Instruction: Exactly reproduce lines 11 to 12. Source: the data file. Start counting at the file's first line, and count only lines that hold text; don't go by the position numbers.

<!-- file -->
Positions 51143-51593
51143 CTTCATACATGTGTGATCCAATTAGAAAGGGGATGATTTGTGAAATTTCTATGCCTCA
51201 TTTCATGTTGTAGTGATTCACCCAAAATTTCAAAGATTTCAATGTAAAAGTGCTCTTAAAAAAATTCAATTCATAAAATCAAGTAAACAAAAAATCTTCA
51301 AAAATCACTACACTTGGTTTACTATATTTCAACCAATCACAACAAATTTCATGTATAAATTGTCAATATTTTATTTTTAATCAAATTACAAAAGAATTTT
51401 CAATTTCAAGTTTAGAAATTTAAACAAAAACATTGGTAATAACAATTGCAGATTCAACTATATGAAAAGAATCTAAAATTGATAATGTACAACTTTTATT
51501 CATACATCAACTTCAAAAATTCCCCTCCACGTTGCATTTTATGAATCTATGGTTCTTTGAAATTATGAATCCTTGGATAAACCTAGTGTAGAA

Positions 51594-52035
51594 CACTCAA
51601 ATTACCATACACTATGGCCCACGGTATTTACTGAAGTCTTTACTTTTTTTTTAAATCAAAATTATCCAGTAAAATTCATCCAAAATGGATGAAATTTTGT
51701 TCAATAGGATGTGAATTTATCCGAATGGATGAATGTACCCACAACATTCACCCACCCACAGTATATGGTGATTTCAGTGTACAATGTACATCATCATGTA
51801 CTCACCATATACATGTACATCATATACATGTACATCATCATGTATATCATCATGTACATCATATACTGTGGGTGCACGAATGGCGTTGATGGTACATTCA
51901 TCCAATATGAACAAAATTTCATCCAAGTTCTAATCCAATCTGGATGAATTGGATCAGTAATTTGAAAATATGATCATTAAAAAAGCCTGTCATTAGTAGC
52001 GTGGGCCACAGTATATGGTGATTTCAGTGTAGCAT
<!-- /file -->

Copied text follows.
51801 CTCACCATATACATGTACATCATATACATGTACATCATCATGTATATCATCATGTACATCATATACTGTGGGTGCACGAATGGCGTTGATGGTACATTCA
51901 TCCAATATGAACAAAATTTCATCCAAGTTCTAATCCAATCTGGATGAATTGGATCAGTAATTTGAAAATATGATCATTAAAAAAGCCTGTCATTAGTAGC